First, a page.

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PART I.-(Continued.)

FIRST MAIN DIVISION.-(Continued.)

THE DOCTRINE OF GOD.-(Continued.)

TRANSITION TO THE THIRD DIVISION.

THE DOCTRINE OF GOD'S REVELATION OF HIMSELF IN A WORLD,

OR OF THE ECONOMICAL TRINITY (cf. $$ 14, 28).

§ 33.

NEITHER to supply a deficiency in His perfect Essence, nor on

account of a superabundance of which He is supposed not to be master, God, of His perfection and blessedness in love, sets forth as a really second object a world, which He calls out of non-existence into existence, that, loved and loving, it may be a relatively self-dependent image

of His perfect triune nature and attributes. 1. Two opposite explanations are advanced with respect to the reason of the origination of the universe. According to the first, it is meant to supply a defect in God; according to the second, it is to be explained by a superabundance in the divine Essence, for which room is wanting in the divine sphere. But neither a deficiency (Trevia) nor overflowing plenitude (Troûtos) in God can of itself explain anything.

Since God is to be conceived as all-sufficient in Himself, the world could add nothing to His perfection, because what it is it can only have from God. Further, were it meant, as pantheistic systems suppose, to supply a deficiency in God Himself, e.g. to serve as a means for generating the divine

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self-consciousness, it would be a mere element in God; to a relatively self-dependent existence it could never attain, beyond a docetic form of being it could never come. Nor, lastly, would this harmonize with the perfection of God's moral nature. If by means of the world God were only seeking the perfecting of His own nature, it would be merely a seeking of Himself or His own, a course out of harmony with His love.

But were God, on the other hand, burdened with a superabundance, which on account of its infinitude He could not retain within Himself, the overflowing world would belong directly to the divine Essence, and was the Emanationists suppose—that Essence would be divided and rent asunder by separation from God, and therefore by space or the Void. In this a dualistic strain is evident, as the void would be conceived in the light of a definite eternal power beside God apart from God's action. Moreover, God would not be at harmony within Himself, because burdened with a superabundance. His power of self-comprehension or self-command would be insufficient in relation to the plenitude of His being, so that this plenitude would again have its reason in a defect, nay, God would lie at the mercy of this superabundance, be bound and fettered by it.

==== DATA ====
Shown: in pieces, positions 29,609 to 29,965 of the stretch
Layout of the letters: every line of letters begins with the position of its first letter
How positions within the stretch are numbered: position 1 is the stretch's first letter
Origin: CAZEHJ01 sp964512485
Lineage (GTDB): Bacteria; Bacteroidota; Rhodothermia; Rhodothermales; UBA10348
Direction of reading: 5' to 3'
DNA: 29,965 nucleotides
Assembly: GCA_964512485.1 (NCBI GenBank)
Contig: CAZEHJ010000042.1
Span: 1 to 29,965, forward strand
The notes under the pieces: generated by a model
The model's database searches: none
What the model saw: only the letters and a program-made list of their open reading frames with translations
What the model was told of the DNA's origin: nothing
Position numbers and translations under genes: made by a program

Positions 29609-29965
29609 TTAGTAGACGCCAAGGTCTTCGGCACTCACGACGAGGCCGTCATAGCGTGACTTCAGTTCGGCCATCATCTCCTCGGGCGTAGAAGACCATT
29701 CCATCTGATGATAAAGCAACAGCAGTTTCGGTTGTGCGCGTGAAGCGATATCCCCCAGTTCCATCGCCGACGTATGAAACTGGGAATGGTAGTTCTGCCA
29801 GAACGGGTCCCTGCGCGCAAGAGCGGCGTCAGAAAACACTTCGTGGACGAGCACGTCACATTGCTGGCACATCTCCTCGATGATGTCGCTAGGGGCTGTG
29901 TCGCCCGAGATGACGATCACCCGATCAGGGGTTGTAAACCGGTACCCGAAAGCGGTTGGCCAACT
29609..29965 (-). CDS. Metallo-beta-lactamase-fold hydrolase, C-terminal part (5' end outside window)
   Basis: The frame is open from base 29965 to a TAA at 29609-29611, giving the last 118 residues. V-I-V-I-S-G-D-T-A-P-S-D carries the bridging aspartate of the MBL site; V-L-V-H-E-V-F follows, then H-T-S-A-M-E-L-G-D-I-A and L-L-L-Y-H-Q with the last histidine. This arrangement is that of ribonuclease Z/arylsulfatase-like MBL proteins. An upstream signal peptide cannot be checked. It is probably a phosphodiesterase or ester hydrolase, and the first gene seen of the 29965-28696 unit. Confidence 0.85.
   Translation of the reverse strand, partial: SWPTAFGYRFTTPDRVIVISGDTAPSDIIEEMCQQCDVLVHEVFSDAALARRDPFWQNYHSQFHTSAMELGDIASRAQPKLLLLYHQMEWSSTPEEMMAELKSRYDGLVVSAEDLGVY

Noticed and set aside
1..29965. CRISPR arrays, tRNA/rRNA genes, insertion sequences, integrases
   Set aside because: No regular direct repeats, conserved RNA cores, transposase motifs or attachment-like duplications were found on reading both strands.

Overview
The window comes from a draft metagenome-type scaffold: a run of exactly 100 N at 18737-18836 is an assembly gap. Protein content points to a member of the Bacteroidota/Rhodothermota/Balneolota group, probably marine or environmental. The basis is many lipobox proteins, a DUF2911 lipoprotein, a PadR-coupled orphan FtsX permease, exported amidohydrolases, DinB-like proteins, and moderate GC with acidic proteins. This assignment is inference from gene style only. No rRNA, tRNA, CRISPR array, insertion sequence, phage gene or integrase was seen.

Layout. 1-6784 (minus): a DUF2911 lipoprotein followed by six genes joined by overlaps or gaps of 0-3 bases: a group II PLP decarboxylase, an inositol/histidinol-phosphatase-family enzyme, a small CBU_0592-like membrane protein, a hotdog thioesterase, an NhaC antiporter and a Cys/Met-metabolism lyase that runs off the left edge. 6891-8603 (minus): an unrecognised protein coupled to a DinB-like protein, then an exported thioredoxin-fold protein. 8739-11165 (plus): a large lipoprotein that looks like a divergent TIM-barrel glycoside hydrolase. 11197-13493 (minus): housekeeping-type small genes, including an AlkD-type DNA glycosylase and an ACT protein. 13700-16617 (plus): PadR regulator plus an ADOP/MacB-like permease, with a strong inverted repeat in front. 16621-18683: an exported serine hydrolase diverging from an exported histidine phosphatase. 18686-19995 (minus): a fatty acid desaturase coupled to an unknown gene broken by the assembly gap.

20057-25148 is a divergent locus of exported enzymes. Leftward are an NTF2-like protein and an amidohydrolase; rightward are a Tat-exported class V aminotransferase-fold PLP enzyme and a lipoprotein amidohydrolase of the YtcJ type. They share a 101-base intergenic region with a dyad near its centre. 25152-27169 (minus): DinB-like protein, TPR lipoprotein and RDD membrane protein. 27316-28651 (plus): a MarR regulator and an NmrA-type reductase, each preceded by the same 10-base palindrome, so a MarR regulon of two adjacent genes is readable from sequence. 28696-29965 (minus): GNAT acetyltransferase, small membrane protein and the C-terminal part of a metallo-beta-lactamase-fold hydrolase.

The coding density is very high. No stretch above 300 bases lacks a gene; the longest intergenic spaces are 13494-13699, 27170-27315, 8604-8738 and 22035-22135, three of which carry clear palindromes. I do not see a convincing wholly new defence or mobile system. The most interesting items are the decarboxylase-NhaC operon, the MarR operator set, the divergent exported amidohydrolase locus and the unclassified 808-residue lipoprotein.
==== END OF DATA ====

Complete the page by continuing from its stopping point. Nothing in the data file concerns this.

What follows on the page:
2. In order to avoid the supposition of passivity and deficiency in God, nay, that God's all-sufficing Essence may have nothing to do with the creation of the world, it may be said, “By no means can God be as it were internally burdened with the world, or with that which will become the world, either through πενία ο πλούτος ; else there would be danger of confounding God with the world. All, therefore, is to be referred to the purposeless, absolutely spontaneous will of God, which called forth a world without necessity of any kind.” But as an absolutely purposeless will would be mere caprice, whereas in God there is no will but one determined by the highest end-love, neither is this admissible. Moreover, springing from merum supremum arbitrium, the world would be merely contingent; no transition to it therefore could be gained in a scientific way; our knowledge of it would be but empirical. A certainty of its existence, a verification of it for us, otherwise than through the senses, were impossible. Finally, if the derivation of the world's origin from caprice were

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